Browsing All Posts published on »March, 2013«

Atomic Grammar for Me and You

March 28, 2013


This is the one and only grammar lesson I intend to give.  Atomic grammar.  All about fission and fusion. I wouldn’t have to be teaching you grammar if your grade school teacher had taught you properly.  But that didn’t happen.  She didn’t know.  He didn’t know.  So he/she/they just left you in muddle, where you […]

Extinction Events and 100 Generations of Carbon

March 24, 2013


Carbon Karma Is Karma on Steroids Let’s put two ideas together to show some of the dimension of things, a taste of the real cost of carbon.  Joe Romm’s headline practically covers the first idea by itself, “Doubling of CO2 Levels in End-Triassic Extinction Killed Off Three Quarters of Land and Sea Species.”  Romm’s article discusses […]

Legends of Myself 67

March 22, 2013


67. Gitanmaax, 1960: Summer and Away When spring came to Gitanmaax, the snow went away of course, and there were pussywillows budding down by the Skeena.  Pussywillows produce neat little balls along a branch.  Cottonwoods unleash their cotton like unraveled cotton batting.  It dangled from branches, hung everywhere near where the cottonwoods stood (which was […]

Legends of Myself 66

March 17, 2013


66. Gitanmaax 1959-1960:  Winter When my father arrived for a visit at Christmas, I suspect if I had told him about my Grade Four teacher’s experiments in classroom apartheid, he would have taken me out of Hazelton on the next train to the coast.  He wasn’t likely to tolerate abuse towards me of any sort, […]

The Principles of Newspeak by George Orwell

March 16, 2013


George Orwell appended the following essay to end of his novel Nineteen Eighty-Four.  NEWSPEAK was the official language of Oceania and had been devised to meet the ideological needs of Ingsoc, or English Socialism. In the year 1984 there was not as yet anyone who used Newspeak as his sole means of communication, either in […]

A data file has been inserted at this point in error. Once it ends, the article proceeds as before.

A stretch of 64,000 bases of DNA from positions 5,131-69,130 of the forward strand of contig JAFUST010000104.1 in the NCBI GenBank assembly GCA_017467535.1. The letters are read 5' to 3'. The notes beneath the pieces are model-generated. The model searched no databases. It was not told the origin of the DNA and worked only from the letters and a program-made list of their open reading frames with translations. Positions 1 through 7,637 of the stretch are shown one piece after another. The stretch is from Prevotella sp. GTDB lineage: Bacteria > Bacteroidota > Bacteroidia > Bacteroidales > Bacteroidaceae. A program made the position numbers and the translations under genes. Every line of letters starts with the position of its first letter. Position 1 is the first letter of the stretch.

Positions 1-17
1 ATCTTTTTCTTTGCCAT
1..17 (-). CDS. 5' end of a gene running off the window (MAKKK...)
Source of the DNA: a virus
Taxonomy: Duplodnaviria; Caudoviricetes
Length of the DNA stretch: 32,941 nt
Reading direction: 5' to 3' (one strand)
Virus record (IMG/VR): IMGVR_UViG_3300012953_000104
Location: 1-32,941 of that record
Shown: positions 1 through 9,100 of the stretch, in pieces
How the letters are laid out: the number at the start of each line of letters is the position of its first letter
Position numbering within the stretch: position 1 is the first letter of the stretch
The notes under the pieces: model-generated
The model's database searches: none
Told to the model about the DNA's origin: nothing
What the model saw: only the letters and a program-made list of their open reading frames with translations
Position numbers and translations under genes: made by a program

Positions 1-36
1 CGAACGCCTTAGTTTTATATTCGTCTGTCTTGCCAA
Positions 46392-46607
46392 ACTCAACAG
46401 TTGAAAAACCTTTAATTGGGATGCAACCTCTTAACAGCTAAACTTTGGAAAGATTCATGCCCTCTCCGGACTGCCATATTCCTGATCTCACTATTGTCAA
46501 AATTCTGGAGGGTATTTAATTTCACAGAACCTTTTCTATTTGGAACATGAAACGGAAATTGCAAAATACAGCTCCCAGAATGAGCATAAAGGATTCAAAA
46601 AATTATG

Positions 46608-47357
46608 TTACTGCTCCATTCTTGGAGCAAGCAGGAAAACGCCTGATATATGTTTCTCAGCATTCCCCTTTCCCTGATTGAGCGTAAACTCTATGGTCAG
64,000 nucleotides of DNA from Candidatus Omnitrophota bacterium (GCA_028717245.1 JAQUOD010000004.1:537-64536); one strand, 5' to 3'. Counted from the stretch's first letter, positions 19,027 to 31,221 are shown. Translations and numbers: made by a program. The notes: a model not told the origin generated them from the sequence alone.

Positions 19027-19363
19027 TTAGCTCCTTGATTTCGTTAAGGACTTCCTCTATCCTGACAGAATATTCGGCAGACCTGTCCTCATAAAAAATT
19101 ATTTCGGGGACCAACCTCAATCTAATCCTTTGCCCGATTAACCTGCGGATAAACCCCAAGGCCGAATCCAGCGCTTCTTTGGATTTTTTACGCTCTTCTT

The Conquistador’s Playbook

March 13, 2013


History of Aboriginal America 12 Cortés and the Seven Protocols of Conquest Shortly after he came ashore on the Central American mainland in 1519, Hernán Cortés symbolically “founded” the city of Vera Cruz, and after dispatching an agent to Spain, he thereafter grounded and scuttled his remaining ships.  What were these mad Spaniards up to […]

The Mad Gardener’s Song by Lewis Carroll

March 12, 2013


It is not well-known that, beside the Alice books, Lewis Carroll wrote another nonsense novel, Sylvie and Bruno (1889).  The Alice books are masterpieces.  Sylvie and Bruno is laboured and tedious, unfunny and unexciting, and for the most part, well forgotten.  The exception is the following poem which appears as a refrain, a verse at a time […]